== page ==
How was 2020 for BIC? What were the highlights? What were the challenges?
2020 was incredibly challenging, but we managed to unearth plenty of positives too.
The onset of the pandemic was difficult. The national shutdown temporarily affected our operations. Luckily, the strength of the company meant we could weather that storm and come out the other side.
The highlight of the year is that we have grown tremendously as a brand. COVID-19 meant that suddenly, cleaning was centre stage, and we were playing a crucial role in the national recovery.
We were able to deepen our relationships with clients and win new business during this period, which is a testament to our ability to continue to deliver, despite the challenging broader context.
Our cleaning teams have also become frontline workers. It was a challenge, and a very personal concern of mine, to keep them all safe.
We’ve never dealt with a challenge of this magnitude before; we had to move quickly to level up our safety plans and make sure our service teams were safe.
How did BIC respond and adapt to the impact of the pandemic?
As soon as the pandemic was announced, we established a Pandemic Action Committee. We met every day during the height of the pandemic, and we still hold weekly meetings.
Crucially, acting quickly meant we could stay ahead of Government restrictions. We stayed cautious and had plans in place for each scenario. It certainly worked for us; we kept our staff safe and completed countless pandemic cleans to get our client’s buildings open again.
What will be the immediate focus for BIC in 2021?
Our immediate focus will be continuing to invest in our technology suite. We’ve rolled out our award-nominated Interactive Customer Experience Platform (ICXP) across eight major contracts and clients, with the technology facilitating a more customer-centric and proactive service.
The technology gives our clients immediate access to our service teams. Clients can input service requests via Customer Experience Kiosks, and the closest service team member will be alerted via a smart wearable. The technology also includes heatmapping, so we can track movement through facilities and compare service levels against asset usage.
This technology has been vital in stepping up our cleaning and hygiene procedures, without significantly adding to costs for clients. We can build asset usage profiles which show precisely when assets are most used.
We can then ensure high touch point cleaning protocols are performed either side of these periods. This targeted, data-driven approach means we can direct our resources to where they are most needed, creating a much more efficient, cost-effective service.
What long-term changes do you think will be implemented to business processes as a result of the pandemic?
We’ve always had a strong focus on training and upskilling. Our BIC Training Academy gives us the ability to conduct a lot of our training inhouse, which also means we can control the quality of that training. COVID-19 is here to stay, so high-level training around infection control will need to be provided to all new staff. It will also need to be provided to existing staff regularly.
What challenges and opportunities do you see for the industry over the next 12 months?
The challenges and opportunities of 2021 are two sides of the same coin. The biggest challenge will be keeping our clients’ buildings open. We work in a service industry, so keeping buildings open is good for business, and that’s where the big opportunity lies.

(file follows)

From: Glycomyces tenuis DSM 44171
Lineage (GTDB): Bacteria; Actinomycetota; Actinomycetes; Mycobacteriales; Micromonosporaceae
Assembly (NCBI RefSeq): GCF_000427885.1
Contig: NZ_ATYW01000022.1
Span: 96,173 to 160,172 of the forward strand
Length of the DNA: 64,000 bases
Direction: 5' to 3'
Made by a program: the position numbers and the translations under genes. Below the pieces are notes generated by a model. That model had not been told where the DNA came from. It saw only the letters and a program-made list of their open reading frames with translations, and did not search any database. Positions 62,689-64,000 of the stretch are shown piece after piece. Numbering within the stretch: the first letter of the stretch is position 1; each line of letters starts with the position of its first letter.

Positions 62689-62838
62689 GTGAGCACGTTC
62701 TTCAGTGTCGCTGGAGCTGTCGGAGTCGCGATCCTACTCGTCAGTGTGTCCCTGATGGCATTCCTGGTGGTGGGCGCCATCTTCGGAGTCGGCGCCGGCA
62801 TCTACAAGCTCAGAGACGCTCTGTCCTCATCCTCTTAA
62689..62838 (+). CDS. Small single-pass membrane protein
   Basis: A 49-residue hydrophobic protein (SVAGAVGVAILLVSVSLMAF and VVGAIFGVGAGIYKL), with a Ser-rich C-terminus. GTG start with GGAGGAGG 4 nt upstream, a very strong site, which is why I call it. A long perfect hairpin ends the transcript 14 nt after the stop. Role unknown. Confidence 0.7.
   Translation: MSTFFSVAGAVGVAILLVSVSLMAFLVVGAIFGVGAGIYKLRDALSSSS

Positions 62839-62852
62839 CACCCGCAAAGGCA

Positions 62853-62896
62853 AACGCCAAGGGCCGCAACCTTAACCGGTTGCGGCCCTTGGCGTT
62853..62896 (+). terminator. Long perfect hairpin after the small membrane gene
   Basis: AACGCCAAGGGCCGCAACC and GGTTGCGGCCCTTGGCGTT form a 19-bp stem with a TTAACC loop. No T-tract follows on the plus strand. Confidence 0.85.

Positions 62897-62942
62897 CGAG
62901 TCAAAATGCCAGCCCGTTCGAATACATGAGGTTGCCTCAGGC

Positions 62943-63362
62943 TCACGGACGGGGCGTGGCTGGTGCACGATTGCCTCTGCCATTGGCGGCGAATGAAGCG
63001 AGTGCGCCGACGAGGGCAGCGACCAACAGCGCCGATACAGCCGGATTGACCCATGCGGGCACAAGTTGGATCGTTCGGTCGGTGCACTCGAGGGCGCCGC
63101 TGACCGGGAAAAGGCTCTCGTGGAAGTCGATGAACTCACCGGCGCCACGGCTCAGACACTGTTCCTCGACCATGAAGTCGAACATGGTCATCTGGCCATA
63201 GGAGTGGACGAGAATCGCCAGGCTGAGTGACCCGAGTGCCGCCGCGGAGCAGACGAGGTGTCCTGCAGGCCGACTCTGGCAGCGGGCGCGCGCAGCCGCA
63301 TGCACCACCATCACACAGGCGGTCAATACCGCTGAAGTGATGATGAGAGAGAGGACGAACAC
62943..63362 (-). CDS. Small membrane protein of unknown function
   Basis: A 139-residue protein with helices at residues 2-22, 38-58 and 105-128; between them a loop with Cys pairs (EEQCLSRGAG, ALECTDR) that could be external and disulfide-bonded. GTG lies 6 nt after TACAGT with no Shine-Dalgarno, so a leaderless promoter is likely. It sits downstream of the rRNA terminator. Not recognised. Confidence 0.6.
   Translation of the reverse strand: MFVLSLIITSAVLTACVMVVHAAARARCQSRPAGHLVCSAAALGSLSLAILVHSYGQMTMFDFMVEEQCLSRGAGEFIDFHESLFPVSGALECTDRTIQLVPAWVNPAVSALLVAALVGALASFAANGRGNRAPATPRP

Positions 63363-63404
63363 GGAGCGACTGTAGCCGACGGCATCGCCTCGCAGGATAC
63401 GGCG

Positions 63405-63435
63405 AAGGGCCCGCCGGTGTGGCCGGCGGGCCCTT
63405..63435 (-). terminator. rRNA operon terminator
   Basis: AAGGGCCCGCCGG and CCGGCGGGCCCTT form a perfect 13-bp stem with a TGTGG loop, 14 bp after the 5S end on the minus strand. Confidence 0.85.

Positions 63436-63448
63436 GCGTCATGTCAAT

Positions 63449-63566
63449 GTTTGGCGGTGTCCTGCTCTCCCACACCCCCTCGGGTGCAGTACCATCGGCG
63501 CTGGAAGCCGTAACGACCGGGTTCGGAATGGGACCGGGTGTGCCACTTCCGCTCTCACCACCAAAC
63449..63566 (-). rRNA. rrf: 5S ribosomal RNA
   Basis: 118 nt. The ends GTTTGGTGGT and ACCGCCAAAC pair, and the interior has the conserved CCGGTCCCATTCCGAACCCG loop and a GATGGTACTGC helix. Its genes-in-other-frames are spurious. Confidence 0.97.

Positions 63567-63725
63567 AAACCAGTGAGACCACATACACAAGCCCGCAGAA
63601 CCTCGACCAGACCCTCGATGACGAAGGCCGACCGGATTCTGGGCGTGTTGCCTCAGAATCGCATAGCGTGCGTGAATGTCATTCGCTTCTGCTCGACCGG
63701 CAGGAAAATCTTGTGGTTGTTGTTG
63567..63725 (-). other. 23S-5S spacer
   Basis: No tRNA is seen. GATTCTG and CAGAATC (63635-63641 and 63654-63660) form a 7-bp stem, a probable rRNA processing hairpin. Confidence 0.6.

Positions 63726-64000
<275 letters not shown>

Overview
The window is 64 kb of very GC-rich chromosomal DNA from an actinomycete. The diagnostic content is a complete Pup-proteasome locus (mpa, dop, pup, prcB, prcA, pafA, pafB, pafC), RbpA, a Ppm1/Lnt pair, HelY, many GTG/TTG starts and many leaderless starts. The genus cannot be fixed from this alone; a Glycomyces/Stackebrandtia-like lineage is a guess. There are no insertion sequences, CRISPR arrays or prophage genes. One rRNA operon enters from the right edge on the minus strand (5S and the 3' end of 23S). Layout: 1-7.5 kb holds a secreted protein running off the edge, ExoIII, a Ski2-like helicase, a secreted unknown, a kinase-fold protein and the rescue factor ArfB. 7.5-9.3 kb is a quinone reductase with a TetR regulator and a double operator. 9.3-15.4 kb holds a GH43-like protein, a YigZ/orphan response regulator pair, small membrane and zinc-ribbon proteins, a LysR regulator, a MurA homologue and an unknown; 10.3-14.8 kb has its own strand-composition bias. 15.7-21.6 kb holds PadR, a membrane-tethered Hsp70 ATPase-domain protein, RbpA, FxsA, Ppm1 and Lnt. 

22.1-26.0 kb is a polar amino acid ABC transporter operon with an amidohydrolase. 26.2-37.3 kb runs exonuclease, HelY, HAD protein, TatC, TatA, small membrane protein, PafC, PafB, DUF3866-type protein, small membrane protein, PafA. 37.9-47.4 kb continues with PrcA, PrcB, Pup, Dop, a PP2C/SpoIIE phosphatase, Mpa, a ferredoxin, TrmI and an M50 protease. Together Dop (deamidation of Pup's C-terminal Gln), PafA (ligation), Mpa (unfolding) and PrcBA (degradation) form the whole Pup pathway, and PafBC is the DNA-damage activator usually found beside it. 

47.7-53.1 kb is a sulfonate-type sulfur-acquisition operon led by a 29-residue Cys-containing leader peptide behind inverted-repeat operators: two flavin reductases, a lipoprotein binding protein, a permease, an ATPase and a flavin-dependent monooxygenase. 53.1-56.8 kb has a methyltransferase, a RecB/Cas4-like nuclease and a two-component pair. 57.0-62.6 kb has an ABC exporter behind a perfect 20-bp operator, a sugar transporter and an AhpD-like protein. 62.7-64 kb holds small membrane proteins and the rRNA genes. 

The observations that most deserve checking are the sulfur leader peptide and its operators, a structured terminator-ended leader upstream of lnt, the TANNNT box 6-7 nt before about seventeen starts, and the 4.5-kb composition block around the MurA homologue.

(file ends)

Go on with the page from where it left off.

The entire industry must be continually looking at ways to improve how we do things and make sure we stay ahead of the pandemic.
We are at the frontline and being proactive and scientific about the way we approach cleaning and hygiene will ensure businesses stay open, people can continue to come into work, and life goes back to normal.
The industry has never had a moment like this. It’s the impetus we need to make real and lasting improvements – we need to take this opportunity and run with it.
What trends you do expect to see in 2021?
The pandemic has temporarily taken climate change and sustainability off the front pages. But, as we move further into recovery, the pressure will still be on for businesses to deliver more sustainable services and products.
Clients are demanding it from their cleaning and hygiene service partners, and companies that don’t adapt and find a way to reduce their impact will be left behind.
It’s our responsibility to do whatever we can. We’re a national brand, so even small changes across our sites make an enormous difference.
Technology and innovation will also continue to expand in 2021. Innovation is good for the industry. It improves service delivery, cuts costs and most importantly, it gives people involved in the industry exposure to technology and access to a broader job market.
What is one issue the industry should urgently address in 2021?
Subcontracting and outsourcing mean there is still too much exploitation in the industry. The industry needs to focus on making direct employment the norm.
Companies that do subcontract or outsource need to ensure their supply chains are transparent and free from modern slavery or any other form of mistreatment.
What additional advice do you have for the cleaning community?
Look after your people and appreciate the sacrifices they made during the pandemic. Reward them by investing in their futures and providing access to rewarding careers.
Equip them with quality equipment and technology so they pick up skills they can use for the rest of their lives and transfer these skills into other roles.
If you look after your people, they will look after you, and that means they will look after your clients.
This article first appeared in the January/February issue of INCLEAN magazine.
Read the original article here.
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